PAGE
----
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    3. I'm kinda sorta getting that message. ;-P

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  10. Thank you, that is great! And I feel a re-read coming :)

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  11. I was so excited to see this today - love these guys! I usually stay away from previews/ am scared of spoilers but couldn't resist reading this :) Am so looking forward to the rest! Thanks for the snippet (^O^)

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  12. What everyone else said, I love these two! Just that little bit was enough to make me pine for the book... but patience, I'm good at waiting.

    Keep healthy, have fun!!!!

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    1. It's coming! It's crazy to work this slow and this disjointedly, but...on the bright side, I've apparently got more ideas than I can even channel into work. :-D

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    2. Now that makes me smile wider!!!

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  13. I've been worried about these two and Doyle/Spain! They just have so many more obstacles. Really happy to know I'll be hearing from them again.

    Best wishes!

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    1. Thank you! I may be working slowwwwwly, but I will get there in the end. God willing and the crick don't rise.

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  14. *\o/* That about says it! And...No cricks, of the rising nor the wrist variety ;-)

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    1. I hope not! I'm trying to be smart and careful, but that's really a hindrance to the work!

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  15. Love it! I am looking forward to spending more time with these two. Thank you.

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    1. It's definitely coming. I love immersing myself in that retro world. It's like watching an old movie unfold -- except I get to direct!

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  16. Is it wrong that I keep stopping back here every day or so, hoping to find more? Yeah. That's what I thought. ;)

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    1. I call it my OCD complex. You aren't alone Karan.

      Do I see a cure any time soon? No.

      Will I seek a cure. No.

      Just call it what you wish and go with it and have fun!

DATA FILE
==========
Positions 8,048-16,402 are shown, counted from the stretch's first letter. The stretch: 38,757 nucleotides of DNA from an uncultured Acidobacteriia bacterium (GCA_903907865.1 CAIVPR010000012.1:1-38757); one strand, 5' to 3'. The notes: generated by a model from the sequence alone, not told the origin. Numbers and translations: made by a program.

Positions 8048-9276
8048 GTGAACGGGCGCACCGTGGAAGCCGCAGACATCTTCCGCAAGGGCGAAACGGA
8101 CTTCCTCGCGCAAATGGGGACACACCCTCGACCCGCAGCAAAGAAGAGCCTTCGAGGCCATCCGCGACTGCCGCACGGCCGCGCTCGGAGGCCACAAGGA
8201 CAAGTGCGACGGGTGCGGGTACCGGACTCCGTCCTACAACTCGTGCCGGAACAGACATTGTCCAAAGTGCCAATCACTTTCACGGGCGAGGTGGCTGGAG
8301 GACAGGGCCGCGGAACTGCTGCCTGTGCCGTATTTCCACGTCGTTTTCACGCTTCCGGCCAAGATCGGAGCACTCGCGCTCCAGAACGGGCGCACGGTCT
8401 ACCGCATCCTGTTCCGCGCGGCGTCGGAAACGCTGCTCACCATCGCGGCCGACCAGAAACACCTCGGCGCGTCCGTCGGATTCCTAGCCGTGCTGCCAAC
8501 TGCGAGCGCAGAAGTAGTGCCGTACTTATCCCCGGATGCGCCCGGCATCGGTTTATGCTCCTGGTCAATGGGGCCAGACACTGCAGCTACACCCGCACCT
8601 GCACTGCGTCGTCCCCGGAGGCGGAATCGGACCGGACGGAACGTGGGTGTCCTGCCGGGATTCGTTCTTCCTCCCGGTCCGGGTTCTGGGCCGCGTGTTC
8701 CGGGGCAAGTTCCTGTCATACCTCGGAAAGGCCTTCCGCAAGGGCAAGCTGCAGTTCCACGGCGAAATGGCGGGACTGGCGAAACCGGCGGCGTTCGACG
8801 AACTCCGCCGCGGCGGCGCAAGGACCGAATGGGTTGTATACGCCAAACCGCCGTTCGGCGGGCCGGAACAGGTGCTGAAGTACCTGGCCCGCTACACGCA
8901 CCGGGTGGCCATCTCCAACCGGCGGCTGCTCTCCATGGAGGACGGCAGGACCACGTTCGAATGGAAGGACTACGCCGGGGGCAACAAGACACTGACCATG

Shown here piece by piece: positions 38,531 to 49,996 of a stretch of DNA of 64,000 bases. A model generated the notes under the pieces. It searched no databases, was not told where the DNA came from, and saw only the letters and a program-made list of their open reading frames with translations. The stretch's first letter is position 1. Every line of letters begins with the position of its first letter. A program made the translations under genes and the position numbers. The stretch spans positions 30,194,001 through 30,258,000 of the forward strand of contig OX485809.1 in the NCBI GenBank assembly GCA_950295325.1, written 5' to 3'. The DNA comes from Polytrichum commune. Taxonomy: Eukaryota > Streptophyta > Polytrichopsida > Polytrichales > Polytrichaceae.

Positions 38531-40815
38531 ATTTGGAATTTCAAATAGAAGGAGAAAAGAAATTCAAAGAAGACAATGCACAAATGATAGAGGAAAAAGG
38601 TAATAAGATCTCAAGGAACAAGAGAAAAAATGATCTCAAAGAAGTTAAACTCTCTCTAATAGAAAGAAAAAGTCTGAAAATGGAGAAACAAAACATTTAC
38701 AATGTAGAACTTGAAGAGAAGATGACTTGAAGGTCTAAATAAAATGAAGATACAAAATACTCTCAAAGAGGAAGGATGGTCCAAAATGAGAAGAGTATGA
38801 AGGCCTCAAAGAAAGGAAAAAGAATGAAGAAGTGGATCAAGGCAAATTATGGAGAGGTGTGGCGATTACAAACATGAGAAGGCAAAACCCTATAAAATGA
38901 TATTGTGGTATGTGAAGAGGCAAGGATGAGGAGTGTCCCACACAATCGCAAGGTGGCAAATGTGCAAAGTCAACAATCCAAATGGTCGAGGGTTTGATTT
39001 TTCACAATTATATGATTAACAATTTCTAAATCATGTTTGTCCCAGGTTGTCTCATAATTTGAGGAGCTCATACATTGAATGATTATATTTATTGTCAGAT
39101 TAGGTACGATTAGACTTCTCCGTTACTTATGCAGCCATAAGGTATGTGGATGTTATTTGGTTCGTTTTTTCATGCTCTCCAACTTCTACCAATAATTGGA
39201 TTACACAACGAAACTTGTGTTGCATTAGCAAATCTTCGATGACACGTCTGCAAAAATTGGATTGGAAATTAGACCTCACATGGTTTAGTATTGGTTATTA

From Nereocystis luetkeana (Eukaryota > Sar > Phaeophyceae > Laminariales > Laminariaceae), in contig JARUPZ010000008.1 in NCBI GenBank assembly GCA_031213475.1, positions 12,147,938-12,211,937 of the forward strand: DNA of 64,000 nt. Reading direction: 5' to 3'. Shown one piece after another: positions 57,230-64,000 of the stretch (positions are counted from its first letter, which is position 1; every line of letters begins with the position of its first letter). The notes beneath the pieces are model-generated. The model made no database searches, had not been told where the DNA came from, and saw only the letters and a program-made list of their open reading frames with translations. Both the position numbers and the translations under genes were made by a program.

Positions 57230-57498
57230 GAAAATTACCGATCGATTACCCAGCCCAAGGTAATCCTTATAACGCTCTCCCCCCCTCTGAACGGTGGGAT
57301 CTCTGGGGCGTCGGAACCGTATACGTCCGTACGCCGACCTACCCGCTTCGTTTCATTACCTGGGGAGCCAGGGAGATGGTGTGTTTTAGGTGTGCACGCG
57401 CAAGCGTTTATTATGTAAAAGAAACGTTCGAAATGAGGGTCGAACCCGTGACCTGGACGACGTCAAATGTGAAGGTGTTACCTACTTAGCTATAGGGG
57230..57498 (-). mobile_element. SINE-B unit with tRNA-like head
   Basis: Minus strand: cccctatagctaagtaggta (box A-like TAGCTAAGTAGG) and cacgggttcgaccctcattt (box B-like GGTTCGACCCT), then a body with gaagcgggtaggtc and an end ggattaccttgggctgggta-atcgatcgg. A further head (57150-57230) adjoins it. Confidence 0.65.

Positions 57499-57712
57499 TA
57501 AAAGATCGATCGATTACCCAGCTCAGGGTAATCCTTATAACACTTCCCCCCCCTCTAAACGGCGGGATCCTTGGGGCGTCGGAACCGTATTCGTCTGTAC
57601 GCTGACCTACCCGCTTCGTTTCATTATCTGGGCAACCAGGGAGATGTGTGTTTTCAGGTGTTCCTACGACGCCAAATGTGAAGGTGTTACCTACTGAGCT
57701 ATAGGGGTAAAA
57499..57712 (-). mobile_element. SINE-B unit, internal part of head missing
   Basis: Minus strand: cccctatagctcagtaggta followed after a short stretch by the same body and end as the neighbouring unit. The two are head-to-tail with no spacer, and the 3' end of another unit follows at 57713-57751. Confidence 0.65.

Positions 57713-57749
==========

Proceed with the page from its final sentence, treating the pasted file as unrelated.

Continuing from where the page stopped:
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    2. I don't know if it's WRONG. :-) It's certainly encouraging for me!

      But I will keep you all posted. Scout's honor.

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  17. I love your books but this one I s special,hope will come soon because I am suffering....also waiting for more in Spanish

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    1. Ah. The Spanish translations. I do need to give more attention to those! I have a couple of things in the works. We'll see what happens there. :-)

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    2. Yes because I have a lot of friends and family in Colombia waiting for your books,they had a taste and they love it.

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    3. Ah. Well there you go. So far these have not earned enough to pay for themselves, but I live in hope! Maybe they'll eventually pick up.

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  18. This looks like a good romp in the making, I shall run across to Amazon - virtual running you understand - and buy it the minute it comes out. This isn't my favourite of your books, but it's still head and shoulders above the run of the mill stuff that makes up a goodly proportion of MM romance. Have fun with it!

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    1. I think it will be fun. This time around we're looking at murder, so it won't be quite as light-hearted as the last caper. It's a pretty good story, if I do say so myself! :-D

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  19. What an intriguing setting! I loved This Dark Magic, and the Christmas coda, so much it hurts... I very much look forward to this new book in the series.


    (Just a little remark: "Not everyone was so fortune"... should it be "fortunate"?)

    Thank you for sharing
    Paola

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    1. I'm glad you're looking forward to it. :-) I'm looking forward to revisiting the characters.

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  20. Hello Josh,